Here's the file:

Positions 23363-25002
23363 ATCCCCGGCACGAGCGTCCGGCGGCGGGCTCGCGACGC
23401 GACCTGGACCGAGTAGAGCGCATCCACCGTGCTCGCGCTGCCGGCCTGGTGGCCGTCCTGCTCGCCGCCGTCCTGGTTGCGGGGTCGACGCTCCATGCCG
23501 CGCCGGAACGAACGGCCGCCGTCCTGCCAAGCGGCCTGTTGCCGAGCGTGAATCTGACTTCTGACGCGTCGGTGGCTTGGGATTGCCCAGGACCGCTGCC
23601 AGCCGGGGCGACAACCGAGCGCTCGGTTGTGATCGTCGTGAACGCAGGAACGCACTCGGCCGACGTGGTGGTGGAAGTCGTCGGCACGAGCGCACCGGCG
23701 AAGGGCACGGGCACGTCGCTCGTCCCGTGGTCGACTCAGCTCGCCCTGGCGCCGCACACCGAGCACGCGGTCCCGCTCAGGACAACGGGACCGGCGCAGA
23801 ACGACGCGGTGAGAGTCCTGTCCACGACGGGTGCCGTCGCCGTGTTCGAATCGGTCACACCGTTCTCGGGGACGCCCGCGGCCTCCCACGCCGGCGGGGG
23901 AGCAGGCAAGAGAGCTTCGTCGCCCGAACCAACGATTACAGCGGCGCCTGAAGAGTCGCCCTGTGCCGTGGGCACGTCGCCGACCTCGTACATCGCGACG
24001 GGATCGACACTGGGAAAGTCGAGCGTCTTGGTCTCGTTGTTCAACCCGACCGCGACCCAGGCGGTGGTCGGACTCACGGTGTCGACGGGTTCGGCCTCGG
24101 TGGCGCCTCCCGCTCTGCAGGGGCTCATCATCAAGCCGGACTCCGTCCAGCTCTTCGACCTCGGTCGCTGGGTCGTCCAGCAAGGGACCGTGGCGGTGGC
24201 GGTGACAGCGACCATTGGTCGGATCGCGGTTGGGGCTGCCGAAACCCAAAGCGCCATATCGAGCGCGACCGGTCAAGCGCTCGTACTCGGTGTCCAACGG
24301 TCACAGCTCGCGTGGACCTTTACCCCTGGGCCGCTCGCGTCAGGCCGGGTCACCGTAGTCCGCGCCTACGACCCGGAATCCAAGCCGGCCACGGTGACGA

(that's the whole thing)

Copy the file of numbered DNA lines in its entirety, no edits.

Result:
Positions 23363-25002
23363 ATCCCCGGCACGAGCGTCCGGCGGCGGGCTCGCGACGC
23401 GACCTGGACCGAGTAGAGCGCATCCACCGTGCTCGCGCTGCCGGCCTGGTGGCCGTCCTGCTCGCCGCCGTCCTGGTTGCGGGGTCGACGCTCCATGCCG
23501 CGCCGGAACGAACGGCCGCCGTCCTGCCAAGCGGCCTGTTGCCGAGCGTGAATCTGACTTCTGACGCGTCGGTGGCTTGGGATTGCCCAGGACCGCTGCC
23601 AGCCGGGGCGACAACCGAGCGCTCGGTTGTGATCGTCGTGAACGCAGGAACGCACTCGGCCGACGTGGTGGTGGAAGTCGTCGGCACGAGCGCACCGGCG
23701 AAGGGCACGGGCACGTCGCTCGTCCCGTGGTCGACTCAGCTCGCCCTGGCGCCGCACACCGAGCACGCGGTCCCGCTCAGGACAACGGGACCGGCGCAGA
23801 ACGACGCGGTGAGAGTCCTGTCCACGACGGGTGCCGTCGCCGTGTTCGAATCGGTCACACCGTTCTCGGGGACGCCCGCGGCCTCCCACGCCGGCGGGGG
23901 AGCAGGCAAGAGAGCTTCGTCGCCCGAACCAACGATTACAGCGGCGCCTGAAGAGTCGCCCTGTGCCGTGGGCACGTCGCCGACCTCGTACATCGCGACG
24001 GGATCGACACTGGGAAAGTCGAGCGTCTTGGTCTCGTTGTTCAACCCGACCGCGACCCAGGCGGTGGTCGGACTCACGGTGTCGACGGGTTCGGCCTCGG
24101 TGGCGCCTCCCGCTCTGCAGGGGCTCATCATCAAGCCGGACTCCGTCCAGCTCTTCGACCTCGGTCGCTGGGTCGTCCAGCAAGGGACCGTGGCGGTGGC
24201 GGTGACAGCGACCATTGGTCGGATCGCGGTTGGGGCTGCCGAAACCCAAAGCGCCATATCGAGCGCGACCGGTCAAGCGCTCGTACTCGGTGTCCAACGG
24301 TCACAGCTCGCGTGGACCTTTACCCCTGGGCCGCTCGCGTCAGGCCGGGTCACCGTAGTCCGCGCCTACGACCCGGAATCCAAGCCGGCCACGGTGACGA